We're in the thick of engagement season and Brits appear to be abandoning traditional notions of weddings as more than a third (37%) of those who've received an engagement or wedding ring admit they'd have preferred to receive an alternative, according to research by jewellery insurer Protect Your Bubble.
The top alternatives named were signet rings (22%), necklaces (10%), bracelets (8%) and watches (8%), although a number of Brits confessed to choosing a pen, holiday or even home improvement instead of a traditional ring.
In a further shift from convention, just four in 10 (40%) Brits who proposed surprised their partner by choosing the engagement ring themselves. However, only 56% of those who didn't choose their own engagement ring said that they loved it. So those planning to get down on one knee might want to think twice about splashing out when choosing their partner's ring and instead opt for a placeholder ring for the proposal.
Although second marriages are now relatively commonplace, they seem to dictate a significantly smaller budget, as the research also reveals that while couples spend almost five weeks' (4.8 weeks') wages on engagement rings in first marriages, in second marriages this spend falls to a meagre 1.3 weeks' wages.
James Brown, director of jewellery insurer Protect Your Bubble, said: "We've been drifting away from conventional notions of weddings and marriages for some time now - the bride's family are no longer expected to cover the entire cost of the wedding, for example, and nor are women expected to wear a veil when they walk down the aisle.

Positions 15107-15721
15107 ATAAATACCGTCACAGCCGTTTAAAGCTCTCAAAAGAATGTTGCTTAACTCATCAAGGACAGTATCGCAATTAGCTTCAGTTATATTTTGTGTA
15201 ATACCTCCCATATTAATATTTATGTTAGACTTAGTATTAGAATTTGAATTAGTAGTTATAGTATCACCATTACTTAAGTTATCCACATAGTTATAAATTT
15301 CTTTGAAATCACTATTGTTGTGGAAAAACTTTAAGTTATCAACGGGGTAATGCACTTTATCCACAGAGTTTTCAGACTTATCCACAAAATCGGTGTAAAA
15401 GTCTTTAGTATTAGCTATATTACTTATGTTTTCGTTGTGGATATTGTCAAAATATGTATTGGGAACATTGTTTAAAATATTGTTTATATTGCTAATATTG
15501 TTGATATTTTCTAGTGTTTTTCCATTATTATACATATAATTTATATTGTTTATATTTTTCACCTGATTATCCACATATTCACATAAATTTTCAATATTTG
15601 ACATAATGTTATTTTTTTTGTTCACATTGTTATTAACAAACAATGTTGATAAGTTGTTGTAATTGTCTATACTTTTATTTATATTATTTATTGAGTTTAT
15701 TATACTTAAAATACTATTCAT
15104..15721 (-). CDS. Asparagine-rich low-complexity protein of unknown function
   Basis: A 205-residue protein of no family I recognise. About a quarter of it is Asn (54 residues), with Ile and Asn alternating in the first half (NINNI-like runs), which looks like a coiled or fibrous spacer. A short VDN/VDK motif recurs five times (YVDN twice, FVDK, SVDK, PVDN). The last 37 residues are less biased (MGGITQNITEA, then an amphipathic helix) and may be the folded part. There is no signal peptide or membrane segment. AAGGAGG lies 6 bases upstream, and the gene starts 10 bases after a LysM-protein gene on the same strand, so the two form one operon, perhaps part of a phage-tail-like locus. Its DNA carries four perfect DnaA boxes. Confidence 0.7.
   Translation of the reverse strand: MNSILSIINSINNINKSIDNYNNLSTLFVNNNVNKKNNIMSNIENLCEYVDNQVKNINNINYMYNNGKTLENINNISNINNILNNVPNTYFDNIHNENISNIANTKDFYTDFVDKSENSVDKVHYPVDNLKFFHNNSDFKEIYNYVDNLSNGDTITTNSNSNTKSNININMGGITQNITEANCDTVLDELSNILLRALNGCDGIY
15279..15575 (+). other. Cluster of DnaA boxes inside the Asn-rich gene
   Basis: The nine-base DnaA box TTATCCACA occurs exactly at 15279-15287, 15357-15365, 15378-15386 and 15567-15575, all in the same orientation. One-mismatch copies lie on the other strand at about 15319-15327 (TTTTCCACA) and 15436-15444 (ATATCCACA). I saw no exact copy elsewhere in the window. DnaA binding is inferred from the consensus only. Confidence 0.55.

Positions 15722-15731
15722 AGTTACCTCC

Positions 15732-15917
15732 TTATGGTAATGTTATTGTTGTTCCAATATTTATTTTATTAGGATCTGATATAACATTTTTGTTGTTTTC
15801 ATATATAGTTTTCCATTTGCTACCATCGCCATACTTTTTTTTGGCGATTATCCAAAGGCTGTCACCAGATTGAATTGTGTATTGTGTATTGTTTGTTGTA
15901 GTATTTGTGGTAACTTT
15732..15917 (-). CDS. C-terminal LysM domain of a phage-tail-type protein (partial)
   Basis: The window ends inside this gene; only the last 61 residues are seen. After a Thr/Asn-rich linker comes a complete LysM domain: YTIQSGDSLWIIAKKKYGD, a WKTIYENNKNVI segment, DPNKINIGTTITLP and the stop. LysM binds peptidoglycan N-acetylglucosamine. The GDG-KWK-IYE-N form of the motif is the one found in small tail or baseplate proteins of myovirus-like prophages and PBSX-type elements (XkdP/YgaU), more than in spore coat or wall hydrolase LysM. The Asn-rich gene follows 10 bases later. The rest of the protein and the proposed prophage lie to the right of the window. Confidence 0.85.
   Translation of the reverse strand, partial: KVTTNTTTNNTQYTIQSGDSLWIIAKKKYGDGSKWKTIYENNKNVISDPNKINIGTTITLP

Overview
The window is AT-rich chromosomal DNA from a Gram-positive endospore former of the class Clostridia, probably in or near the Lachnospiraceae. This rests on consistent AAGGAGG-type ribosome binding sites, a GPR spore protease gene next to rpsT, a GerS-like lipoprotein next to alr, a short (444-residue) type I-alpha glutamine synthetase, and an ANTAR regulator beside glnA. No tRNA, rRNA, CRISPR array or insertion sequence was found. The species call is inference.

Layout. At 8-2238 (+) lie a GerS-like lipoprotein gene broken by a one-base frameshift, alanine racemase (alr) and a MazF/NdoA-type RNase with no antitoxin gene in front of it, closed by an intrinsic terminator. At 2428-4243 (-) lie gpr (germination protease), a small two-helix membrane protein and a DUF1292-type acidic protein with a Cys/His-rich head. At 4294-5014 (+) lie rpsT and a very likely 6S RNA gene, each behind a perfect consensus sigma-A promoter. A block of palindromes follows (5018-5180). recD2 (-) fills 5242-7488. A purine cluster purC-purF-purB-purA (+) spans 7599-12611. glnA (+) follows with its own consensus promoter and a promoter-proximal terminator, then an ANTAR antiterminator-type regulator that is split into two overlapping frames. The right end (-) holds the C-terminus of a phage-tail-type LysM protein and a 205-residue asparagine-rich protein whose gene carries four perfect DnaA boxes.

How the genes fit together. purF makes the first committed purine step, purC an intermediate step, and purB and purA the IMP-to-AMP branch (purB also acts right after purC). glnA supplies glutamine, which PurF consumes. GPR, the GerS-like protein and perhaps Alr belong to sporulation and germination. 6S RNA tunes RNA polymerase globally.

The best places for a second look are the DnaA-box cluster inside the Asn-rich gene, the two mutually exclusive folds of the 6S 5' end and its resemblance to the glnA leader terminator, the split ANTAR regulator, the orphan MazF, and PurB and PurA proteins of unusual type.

"But to find that such a significant number of Brits would prefer to receive something else instead of a traditional ring is really quite surprising.
"While many Brits appear to be straying away from engagement or wedding rings, the majority of those have opted for another piece of jewellery or watch as an alternative. These will still hold a significant sentimental value - not to mention price tag - so good care needs to be taken to keep this safe and in good condition.
"You should clean jewellery regularly to remove everyday dirt. How you take care of your jewellery will vary depending on the metal it's made from, so do your research to avoid damaging the jewellery with any harsh or corrosive chemicals.
"It's easy to catch or break a bracelet or a necklace that doesn't sit as close to the skin, so you should be careful of such accidental damage. A comprehensive insurance policy can protect against this alongside theft and loss, so look into taking out an appropriate policy as soon as any jewellery is purchased."
For more information, visit https://uk.protectyourbubble.com
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